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First Look: Hands-on with Sony's 84-inch, $25,000 4K TV

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First Look: Hands-on with Sony's 84-inch, $25,000 4K TV

2:58 /

The Sony XBR-84X900 is one of the only 4K TVs you can buy today. But you probably can't afford it.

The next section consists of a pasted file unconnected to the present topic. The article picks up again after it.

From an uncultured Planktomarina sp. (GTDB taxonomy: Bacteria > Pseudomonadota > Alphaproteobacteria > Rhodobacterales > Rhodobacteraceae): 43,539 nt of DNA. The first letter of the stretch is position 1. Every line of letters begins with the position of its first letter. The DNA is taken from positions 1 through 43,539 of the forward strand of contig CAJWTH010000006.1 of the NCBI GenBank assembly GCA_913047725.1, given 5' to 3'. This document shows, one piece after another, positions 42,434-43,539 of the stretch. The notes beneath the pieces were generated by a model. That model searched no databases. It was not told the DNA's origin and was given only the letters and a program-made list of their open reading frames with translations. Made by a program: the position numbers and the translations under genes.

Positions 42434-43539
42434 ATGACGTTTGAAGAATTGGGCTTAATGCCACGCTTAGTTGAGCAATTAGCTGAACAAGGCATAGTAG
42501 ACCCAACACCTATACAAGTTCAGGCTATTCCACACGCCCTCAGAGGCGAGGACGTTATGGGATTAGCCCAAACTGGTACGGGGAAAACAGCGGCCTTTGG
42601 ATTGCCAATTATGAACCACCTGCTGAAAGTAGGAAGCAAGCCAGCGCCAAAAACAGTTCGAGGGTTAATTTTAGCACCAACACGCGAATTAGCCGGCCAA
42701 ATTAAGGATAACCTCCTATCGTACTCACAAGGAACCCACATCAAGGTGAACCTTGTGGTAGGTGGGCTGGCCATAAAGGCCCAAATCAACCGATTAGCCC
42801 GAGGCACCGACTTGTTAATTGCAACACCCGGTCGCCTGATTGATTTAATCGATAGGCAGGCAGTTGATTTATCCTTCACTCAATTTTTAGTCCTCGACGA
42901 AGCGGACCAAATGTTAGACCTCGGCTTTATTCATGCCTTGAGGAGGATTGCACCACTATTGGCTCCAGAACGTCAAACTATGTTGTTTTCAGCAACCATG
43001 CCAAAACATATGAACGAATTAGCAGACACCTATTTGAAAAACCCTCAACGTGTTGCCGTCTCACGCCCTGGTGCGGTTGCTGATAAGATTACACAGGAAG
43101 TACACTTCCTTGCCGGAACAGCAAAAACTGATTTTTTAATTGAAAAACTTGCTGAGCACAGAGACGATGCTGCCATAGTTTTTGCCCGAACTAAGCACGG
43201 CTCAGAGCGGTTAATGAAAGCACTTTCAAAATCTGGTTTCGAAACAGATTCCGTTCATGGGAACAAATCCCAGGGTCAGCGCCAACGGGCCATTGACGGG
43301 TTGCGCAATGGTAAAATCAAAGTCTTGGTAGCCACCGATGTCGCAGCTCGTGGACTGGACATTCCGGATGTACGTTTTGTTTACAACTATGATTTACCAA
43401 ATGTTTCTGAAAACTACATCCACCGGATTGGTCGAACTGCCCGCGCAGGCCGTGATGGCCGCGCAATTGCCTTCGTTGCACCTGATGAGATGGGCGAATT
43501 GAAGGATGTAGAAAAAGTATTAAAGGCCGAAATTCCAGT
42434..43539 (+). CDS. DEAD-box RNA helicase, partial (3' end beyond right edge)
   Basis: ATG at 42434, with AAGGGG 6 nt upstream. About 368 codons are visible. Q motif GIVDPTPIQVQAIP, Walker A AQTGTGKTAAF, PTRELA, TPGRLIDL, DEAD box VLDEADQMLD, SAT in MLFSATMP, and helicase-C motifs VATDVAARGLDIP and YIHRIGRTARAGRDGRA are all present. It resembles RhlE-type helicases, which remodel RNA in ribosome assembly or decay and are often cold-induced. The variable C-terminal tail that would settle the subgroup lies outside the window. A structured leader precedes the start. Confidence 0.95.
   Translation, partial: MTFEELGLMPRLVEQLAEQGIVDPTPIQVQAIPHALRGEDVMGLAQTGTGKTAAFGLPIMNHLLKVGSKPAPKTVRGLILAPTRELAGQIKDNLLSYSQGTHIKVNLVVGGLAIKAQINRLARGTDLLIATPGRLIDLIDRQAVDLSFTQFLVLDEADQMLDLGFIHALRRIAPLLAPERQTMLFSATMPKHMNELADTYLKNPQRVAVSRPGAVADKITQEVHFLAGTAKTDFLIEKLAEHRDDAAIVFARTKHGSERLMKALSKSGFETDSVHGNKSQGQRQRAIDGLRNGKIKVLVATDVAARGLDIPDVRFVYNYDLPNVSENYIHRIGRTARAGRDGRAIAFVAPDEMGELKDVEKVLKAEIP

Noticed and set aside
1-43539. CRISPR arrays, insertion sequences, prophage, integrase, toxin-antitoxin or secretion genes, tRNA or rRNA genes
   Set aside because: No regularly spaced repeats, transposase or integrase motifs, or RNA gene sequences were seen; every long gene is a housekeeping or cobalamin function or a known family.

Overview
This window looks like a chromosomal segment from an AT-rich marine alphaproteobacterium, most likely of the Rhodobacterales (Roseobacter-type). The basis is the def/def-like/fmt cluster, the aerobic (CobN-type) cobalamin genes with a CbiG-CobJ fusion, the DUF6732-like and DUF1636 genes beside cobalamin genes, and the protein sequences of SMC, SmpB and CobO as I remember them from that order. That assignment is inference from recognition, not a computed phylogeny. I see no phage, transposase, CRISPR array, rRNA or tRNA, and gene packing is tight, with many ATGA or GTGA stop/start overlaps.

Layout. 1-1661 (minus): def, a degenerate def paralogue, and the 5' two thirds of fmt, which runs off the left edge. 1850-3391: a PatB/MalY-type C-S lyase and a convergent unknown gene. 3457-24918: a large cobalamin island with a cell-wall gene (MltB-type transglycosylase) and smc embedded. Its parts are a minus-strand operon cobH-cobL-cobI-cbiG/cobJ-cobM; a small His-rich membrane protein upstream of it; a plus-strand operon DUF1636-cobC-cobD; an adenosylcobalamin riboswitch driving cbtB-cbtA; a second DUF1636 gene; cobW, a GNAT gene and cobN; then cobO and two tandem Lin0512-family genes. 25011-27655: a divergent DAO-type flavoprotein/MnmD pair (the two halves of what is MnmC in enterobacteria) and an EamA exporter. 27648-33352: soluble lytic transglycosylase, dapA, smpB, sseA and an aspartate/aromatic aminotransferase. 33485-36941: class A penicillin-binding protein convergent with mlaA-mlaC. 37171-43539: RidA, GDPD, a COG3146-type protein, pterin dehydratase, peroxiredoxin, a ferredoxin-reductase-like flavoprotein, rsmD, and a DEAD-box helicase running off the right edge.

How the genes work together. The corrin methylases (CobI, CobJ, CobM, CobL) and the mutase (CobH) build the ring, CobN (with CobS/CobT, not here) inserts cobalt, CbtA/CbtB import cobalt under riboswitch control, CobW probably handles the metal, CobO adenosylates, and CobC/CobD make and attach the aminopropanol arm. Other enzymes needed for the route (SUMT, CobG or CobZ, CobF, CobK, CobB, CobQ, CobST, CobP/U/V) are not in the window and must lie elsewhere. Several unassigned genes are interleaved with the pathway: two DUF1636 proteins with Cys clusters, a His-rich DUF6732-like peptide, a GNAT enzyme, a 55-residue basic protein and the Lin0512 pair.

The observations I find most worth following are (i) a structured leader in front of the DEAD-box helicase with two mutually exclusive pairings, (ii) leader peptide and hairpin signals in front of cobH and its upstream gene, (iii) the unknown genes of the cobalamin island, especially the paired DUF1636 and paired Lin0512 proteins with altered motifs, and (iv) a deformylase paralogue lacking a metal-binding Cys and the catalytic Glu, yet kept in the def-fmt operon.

Hi. I'm David Katzmaier with cnet.com. I'm sitting here next to Sony's 84-inch XBR 84X900. This is Sony's first 4K TV and one of the first on the market. We'll get the biggest thing out of the way. First, it's a $25,000 television. For that $25,000 Sony includes not only the TV but also the first 4K content that you'll likely ever to see. It actually ships with a little server that includes a bunch of videos that you can call up on included a tablet so all that package is kinda unique in terms of the 4K TVs out there. The only other one is from LG, it's 84-inches as well but it doesn't include that server package. Another extra, the Sony is talking about is the 4K conversion from 2K content you're gonna be able to pipe all of that content on to this TV and blow it up to 84 inches. And according to Sony, you do get a really good video processing. Now we did get the demo of this television Sony set it up next to LG's 84-inch TV as well as the 80-inch Sharp that's not 4K. We did noticed that the video processing on the Sony is pretty darn good. It did allow that 1080p content to look really detailed and for what it's worth more than the Sharp's 1080p content. Of course, we were sitting relatively close to this large screen if you sit a little further back you're not gonna notice that much of a difference in detail. Sony also showed us a demo of 2K content versus 4K content on two identical Sony 84-inch TVs and we really were very hard-pressed to see any difference between the 2. You kinda walk right up to the screen to see the difference. The point being the Sony's video processing again does a pretty good job of taking that 1080p content bumping it up to 4K. We were also shown a demo of black label this TV does have local dimming which means that it's able to dim the back light in different areas in the screen and get a really nice, deep dark color black which does increase the contrast and [unk] Sony TVs look extremely good. It looks very good on this one as well. So that's another aspect of the TVs performance that we were impressed by. One of the demo included screen uniformity. Sony tells that each of these TVs is tuned at the factory to remove defects and uniformity so you see a nice uniform pictures which is especially important when you're panning over a material where you see a white field or a black field for example. Such a large TV, Sony does include a lot of ways to mess around with the foreign factory. You can take those speakers off if you'd like, the stand here as shown can also be removed. You can wall mount this TV, there's also a way to post mount the television if you wanna do that or put it on the stand if you'd like to do that. Sony's stand does include a little wire hook on the back here to try and make your wire less visible. As we mentioned at the top, this TV does include 4K content that you can connect this included server which has a series of videos that are included on there. Sony also updates. They're actually rolling out one of the first updates to the server so they'll come to your house and install a bunch of new movies on there. Later in the year, the company says it will introduce a 4K video distribution system and we're still waiting details on that. Again, that's gonna be one of the first of its kind. That's a quick look at Sony's XBR 84X900, one of the first 4K TVs on the market for $25,000. I'm David Katzmaier for CNET.

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